New York, June 25, 2009 — A protein called STAT3 has been found to play a fundamental role in converting normal cells to cancerous cells, according to a new study led by David E. Levy, Ph.D., professor of pathology and microbiology at NYU Langone Medical Center. The study, published in the June 26th issue of the journal Science, found that STAT3, in addition to its role in the cell nucleus regulating gene expression, is also present in mitochondria and regulates the activity of the electron transport chain in tumors cells. Mitochondria are the basic energy-producing organelles of the cell and are known to be critical for tumor cell metabolism.
“These results open the possibility that inhibiting the mitochondrial function of STAT3 could be a promising cancer therapy in the future,” adds Dr. Levy. “By knowing this mitrochondrial function is critical, it may be possible to design therapeutic strategies that specifically target this function while sparing the other functions of the protein, such as its ability to turn genes on. Therefore, we would hope that inhibitors could be developed that would be highly specific for cancer cells.”
STAT3, which stands for “signal transducer and activators of transcription,” is a protein that was discovered as a regulator of gene expression. It’s only function was thought to be to turn genes on in the cell nucleus, particularly when the cells have been exposed to events that require an immune response. It was found, however, to mediate many critical steps in the response to infection. Dr. Levy and colleagues have been studying STAT3 since the mid 1990s, when they first cloned its gene. The current results by Dr. Levy and his colleagues were obtained from experiments that examined tumors caused by the Ras oncogene, which is responsible for many human cancers.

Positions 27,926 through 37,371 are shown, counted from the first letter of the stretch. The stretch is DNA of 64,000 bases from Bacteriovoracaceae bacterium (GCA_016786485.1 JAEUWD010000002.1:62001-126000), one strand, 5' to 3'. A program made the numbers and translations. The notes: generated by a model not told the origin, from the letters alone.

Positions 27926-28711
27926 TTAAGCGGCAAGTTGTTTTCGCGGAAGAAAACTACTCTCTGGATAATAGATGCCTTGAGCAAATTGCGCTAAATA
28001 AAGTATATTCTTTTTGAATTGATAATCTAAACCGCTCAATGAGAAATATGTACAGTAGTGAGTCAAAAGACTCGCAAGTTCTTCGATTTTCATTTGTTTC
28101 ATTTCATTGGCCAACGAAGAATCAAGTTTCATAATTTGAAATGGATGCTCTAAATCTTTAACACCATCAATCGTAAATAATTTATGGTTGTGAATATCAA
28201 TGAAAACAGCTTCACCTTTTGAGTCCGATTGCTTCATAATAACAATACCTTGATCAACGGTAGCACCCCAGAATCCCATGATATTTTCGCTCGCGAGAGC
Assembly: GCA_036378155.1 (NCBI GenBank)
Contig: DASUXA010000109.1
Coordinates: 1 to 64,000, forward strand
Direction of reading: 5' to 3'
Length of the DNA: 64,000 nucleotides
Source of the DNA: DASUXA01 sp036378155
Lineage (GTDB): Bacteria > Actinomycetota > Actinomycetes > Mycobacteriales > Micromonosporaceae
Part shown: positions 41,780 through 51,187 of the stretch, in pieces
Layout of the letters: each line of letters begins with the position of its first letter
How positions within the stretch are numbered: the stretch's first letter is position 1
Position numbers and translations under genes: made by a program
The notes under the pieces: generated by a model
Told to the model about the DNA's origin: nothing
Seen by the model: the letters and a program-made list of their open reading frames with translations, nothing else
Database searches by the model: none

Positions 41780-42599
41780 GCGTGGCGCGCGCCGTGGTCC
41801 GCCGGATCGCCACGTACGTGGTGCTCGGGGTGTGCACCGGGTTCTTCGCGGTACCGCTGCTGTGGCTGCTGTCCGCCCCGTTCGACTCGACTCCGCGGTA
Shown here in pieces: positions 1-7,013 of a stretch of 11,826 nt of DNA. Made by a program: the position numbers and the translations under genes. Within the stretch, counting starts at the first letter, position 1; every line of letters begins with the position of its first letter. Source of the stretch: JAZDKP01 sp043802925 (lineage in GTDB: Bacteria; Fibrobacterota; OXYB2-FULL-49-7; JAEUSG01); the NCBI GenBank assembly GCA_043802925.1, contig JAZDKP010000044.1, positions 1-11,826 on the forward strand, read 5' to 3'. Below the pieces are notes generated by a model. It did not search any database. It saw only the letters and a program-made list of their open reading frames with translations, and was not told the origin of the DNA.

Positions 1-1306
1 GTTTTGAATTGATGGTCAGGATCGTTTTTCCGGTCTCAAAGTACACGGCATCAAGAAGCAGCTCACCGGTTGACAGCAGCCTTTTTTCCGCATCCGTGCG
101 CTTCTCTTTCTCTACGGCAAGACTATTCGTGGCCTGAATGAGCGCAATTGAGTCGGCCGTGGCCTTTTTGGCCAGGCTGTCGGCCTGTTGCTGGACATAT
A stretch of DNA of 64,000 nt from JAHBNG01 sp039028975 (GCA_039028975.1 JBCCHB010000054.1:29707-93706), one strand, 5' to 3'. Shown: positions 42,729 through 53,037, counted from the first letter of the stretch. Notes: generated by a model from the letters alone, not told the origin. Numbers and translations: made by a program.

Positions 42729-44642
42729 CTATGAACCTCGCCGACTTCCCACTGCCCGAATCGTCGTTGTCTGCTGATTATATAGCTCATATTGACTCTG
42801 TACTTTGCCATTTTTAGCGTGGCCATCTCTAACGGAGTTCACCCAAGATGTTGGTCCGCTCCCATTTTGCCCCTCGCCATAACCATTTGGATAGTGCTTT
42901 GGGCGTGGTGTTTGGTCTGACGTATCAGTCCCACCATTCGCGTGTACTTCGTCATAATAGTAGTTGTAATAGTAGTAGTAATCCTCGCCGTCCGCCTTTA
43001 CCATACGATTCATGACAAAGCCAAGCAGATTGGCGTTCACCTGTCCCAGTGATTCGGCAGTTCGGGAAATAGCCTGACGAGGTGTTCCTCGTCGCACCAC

“Future experiments will need to determine if a similar mitochondrial role for STAT3 is critical for other types of cancer as well, states Dr. Levy. “We’ll also need a better understanding of the biochemical basis for the function of STAT3. For instance, we are trying to find out what STAT3 does in mitochondria, what enzymes and processes it regulates and how these processes differ in tumors compared to normal cells.”
The study by Dr. Levy and his colleagues was funded by the National Institute of Allergy and Infectious Diseases at the National Institutes of Health in Bethesda, Maryland.
About NYU Langone Medical Center
Located in New York City, NYU Langone Medical Center is one of the nation’s premier centers of excellence in health care, biomedical research, and medical education. For over 168 years, NYU physicians and researchers have made countless contributions to the practice and science of health care. Today the Medical Center consists of NYU School of Medicine, including the Smilow Research Center, the Skirball Institute of Biomolecular Medicine, and the Sackler Institute of Graduate Biomedical Sciences; the three hospitals of NYU Hospitals Center, Tisch Hospital, a 705-bed acute-care general hospital, Rusk Institute of Rehabilitation Medicine, the first and largest facility of its kind, and NYU Hospital for Joint Diseases, a leader in musculoskeletal care; and such major programs as the NYU Cancer Institute, the NYU Child Study Center, and the Hassenfeld Children’s Center for Cancer and Blood Disorders.